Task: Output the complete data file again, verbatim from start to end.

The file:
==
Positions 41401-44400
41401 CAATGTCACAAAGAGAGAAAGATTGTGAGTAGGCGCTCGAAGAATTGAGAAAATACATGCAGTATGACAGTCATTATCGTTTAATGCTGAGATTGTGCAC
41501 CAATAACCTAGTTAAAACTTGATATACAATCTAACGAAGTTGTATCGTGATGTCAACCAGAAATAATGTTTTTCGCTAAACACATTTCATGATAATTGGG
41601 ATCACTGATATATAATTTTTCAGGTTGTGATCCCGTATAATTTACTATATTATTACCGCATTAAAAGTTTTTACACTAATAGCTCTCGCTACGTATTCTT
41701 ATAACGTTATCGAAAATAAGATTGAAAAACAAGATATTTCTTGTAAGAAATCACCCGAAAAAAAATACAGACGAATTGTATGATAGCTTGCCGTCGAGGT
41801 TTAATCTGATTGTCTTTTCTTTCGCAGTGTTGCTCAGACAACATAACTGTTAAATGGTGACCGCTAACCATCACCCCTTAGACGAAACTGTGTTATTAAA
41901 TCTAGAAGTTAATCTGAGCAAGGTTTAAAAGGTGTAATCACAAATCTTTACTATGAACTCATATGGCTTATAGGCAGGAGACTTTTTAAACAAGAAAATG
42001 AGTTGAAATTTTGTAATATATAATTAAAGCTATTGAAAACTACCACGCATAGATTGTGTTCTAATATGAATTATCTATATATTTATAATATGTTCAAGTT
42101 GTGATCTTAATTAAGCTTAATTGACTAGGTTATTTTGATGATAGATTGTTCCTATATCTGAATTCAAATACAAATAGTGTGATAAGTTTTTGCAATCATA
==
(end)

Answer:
Positions 41401-44400
41401 CAATGTCACAAAGAGAGAAAGATTGTGAGTAGGCGCTCGAAGAATTGAGAAAATACATGCAGTATGACAGTCATTATCGTTTAATGCTGAGATTGTGCAC
41501 CAATAACCTAGTTAAAACTTGATATACAATCTAACGAAGTTGTATCGTGATGTCAACCAGAAATAATGTTTTTCGCTAAACACATTTCATGATAATTGGG
41601 ATCACTGATATATAATTTTTCAGGTTGTGATCCCGTATAATTTACTATATTATTACCGCATTAAAAGTTTTTACACTAATAGCTCTCGCTACGTATTCTT
41701 ATAACGTTATCGAAAATAAGATTGAAAAACAAGATATTTCTTGTAAGAAATCACCCGAAAAAAAATACAGACGAATTGTATGATAGCTTGCCGTCGAGGT
41801 TTAATCTGATTGTCTTTTCTTTCGCAGTGTTGCTCAGACAACATAACTGTTAAATGGTGACCGCTAACCATCACCCCTTAGACGAAACTGTGTTATTAAA
41901 TCTAGAAGTTAATCTGAGCAAGGTTTAAAAGGTGTAATCACAAATCTTTACTATGAACTCATATGGCTTATAGGCAGGAGACTTTTTAAACAAGAAAATG
42001 AGTTGAAATTTTGTAATATATAATTAAAGCTATTGAAAACTACCACGCATAGATTGTGTTCTAATATGAATTATCTATATATTTATAATATGTTCAAGTT
42101 GTGATCTTAATTAAGCTTAATTGACTAGGTTATTTTGATGATAGATTGTTCCTATATCTGAATTCAAATACAAATAGTGTGATAAGTTTTTGCAATCATA